This is a simple process that creates beautiful images that will leave you breathless as you view them! I am going to further develop and learn the process over the next month or two before I start on mastering the Platinum/Palladium printing process as well!
Look forward to many more posts on the processes as I master them!
Oh, No… Another Camera System…
Well, in a wild turn of events I have picked up some new camera equipment… This is a really no surprise as it is a sickness or rather addiction! But onward and upward!
I do have to tell you that I am REALLY excited over acquiring these new systems though. And unfortunately, one thing has let to another and thus a long journey has also been started into the realm of film again!
But first let me highlight the “What”!
As you can see in the top image, the newest body is the new Leica M240 24 full frame 24 mega pixel body. It also has a true “live view” which allows use of all sorts of other lenses like the Leica R series that you would NOT normally be able to focus. This means everything from long telephotos to true macro (subject of the next post!). After a few months of use I can tell you that this is the BEST digital system that I have ever used! Along with it I also picked up several lenses.
First, the main lens is the Leica M 50mm f/1.4 Summalux ASPH lens in silver. This is a HEAVY lens. If attacked by a bear I could use it to beat him half to death. The lens itself has turned into my main lens that I use 60% of the time. It has a built in leans hood and takes 46mm filters. The Bokah that this lens can generate is amazing beyond description. It is extremely smooth and easy to use and generates images that are truly amazing!
The next lens is the Leica M mount 28mm f/2.8 Elmarit ASPH. This is a TINY light lens that takes 39mm filters. These smaller filters sized considerably cut the cost of purchasing top of the line B+W filters. Since the M240 camera is a full frame sensor the 28mm really is 28mm! The lens is sharp beyond words and quick to focus. I am really please with this lens and use it for landscapes and lightning photography when mounted on my Fuji X-T1 camera.
The example image for this lens below is a texture overlay. The main image was an Infrared image taken by placing a R72 (720nm) infrared filter on the lens giving a white IR image of a palm leaf, then doing a texture overlay of colored flowers.
The next lens is the Leica Macro-Elmar-M 90 mm f/4 and its macro adapter with split image view. This is a very unique lens in that it collapses for storage. By itself it is a great 90mm lens and has proven useful for mid range subjects as well as for Infrared work with the addition of a R72 IR filter. When you add its macro adapter (extension tube coupled to a viewfinder modifier) it will then give you macro capabilities down to a 1:3 image ratio! Below is an example of a macro image shot with this lens last week at Moore Farms in Lake City .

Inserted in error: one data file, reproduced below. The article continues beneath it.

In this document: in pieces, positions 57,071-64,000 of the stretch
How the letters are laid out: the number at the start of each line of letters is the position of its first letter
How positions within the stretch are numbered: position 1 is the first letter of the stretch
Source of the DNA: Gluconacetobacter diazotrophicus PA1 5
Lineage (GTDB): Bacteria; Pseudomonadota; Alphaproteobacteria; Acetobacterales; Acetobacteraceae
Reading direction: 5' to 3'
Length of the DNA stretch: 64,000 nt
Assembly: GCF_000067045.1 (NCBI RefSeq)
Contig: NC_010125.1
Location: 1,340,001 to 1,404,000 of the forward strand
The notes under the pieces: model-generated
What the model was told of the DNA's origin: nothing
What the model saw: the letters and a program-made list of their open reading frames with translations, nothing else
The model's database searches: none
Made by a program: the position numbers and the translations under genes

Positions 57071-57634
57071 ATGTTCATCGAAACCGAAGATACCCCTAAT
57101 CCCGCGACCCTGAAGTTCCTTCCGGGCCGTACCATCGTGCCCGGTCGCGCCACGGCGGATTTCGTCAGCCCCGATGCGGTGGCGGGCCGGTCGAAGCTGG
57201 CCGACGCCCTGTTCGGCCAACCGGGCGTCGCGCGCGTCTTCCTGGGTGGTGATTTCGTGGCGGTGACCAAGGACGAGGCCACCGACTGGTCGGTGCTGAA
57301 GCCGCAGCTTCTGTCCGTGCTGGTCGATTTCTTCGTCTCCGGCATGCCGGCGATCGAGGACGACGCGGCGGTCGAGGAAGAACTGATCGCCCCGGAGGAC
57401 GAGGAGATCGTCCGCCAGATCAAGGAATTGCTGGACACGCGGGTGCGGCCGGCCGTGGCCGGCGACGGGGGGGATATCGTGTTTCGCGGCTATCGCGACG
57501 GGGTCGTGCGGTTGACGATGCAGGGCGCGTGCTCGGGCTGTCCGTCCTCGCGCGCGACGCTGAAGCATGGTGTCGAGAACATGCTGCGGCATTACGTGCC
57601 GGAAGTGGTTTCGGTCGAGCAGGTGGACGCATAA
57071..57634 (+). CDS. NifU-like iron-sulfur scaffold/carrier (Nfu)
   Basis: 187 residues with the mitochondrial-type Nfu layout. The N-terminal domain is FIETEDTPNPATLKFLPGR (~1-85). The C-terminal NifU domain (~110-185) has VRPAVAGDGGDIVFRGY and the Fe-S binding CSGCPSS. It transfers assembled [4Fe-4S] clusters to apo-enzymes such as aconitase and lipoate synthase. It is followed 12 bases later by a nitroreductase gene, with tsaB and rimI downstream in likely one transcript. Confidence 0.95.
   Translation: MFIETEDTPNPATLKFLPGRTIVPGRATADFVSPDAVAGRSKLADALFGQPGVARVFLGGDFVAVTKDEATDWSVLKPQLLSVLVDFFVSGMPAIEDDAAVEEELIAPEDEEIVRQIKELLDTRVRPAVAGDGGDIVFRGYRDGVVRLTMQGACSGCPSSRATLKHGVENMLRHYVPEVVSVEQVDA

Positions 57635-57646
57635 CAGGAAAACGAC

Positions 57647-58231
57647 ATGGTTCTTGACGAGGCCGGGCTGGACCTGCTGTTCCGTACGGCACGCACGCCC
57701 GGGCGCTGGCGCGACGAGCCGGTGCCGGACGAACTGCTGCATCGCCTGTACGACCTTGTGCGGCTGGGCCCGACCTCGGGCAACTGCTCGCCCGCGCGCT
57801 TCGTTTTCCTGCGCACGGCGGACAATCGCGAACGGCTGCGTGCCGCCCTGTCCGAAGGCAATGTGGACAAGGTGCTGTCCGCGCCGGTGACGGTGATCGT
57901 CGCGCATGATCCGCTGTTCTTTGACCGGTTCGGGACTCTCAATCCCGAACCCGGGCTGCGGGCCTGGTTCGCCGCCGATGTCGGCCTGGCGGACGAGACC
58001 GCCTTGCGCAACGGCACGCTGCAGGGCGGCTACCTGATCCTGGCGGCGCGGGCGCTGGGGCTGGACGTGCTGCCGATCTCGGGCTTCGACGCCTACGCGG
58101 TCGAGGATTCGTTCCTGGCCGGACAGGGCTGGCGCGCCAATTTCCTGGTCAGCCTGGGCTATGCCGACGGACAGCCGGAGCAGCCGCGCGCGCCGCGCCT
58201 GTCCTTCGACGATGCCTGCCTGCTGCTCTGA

Now, I already had my two Voigtlander M mount lenses that I was using with the Fuji systems, but they are M mount!
First is the Voigtlander Heliar 75mm f/1.8 Lens. This is an amazing lens that is very fast at f/1.8. The focus is smooth and long and it works very well with M mount extension tubes for true macro work (1:1 image ratio). I do have 3 of the 10mm extension tubes for it as well as a Canon 500D closeup lens. For my really small stuff this is my goto lens. It is a little long but has a very nice clam on lens hood. While it is NOT a Leica lens it is very close in terms of quality and ease and the f/1.8 aperture gives lovely bokah!
Here then is an example of a 1:1 life-size macro shot with it!
The last lens that I am going to talk about here is the Voigtlander Ultra Wide-Heliar 12mm f/5.6 Aspherical M Mount lens. Another heavy all metal lens with remarkable focus and DOF. Since it is so wide you can almost have a DOF from right in front of the lens out to infinity! Plus 12mm is really 12mm on the camera! Given that the camera is both full frame and has a live view you can see the power of using this lens and the ease of composition and focus!
In the example image below please notice the extreme range of the depth of field!
As you can see, all of the system components are extremely high quality and easy to use giving stunning results. I like to create Long Exposure and Infrared images as well so I thought that I would share some of them with you below.
I hope that you enjoyed this post. I will have several more shortly in the future highlighting more of this system as well as some new FILM work!!
How to get the BEST B&W images out of your Infrared camera!
I am VERY particular in how I process my images, either color or IR it doesn’t make any difference! This comes from years of visualization, photography, a career at Eastman Kodak, endless hours of post processing and just plain being old and cranky! I look for specific compositional elements in each and every image I create then look to create a stepped series of varying contrast levels to draw the viewer into the image. This is important in my color work, but CRITICAL in my B&W images.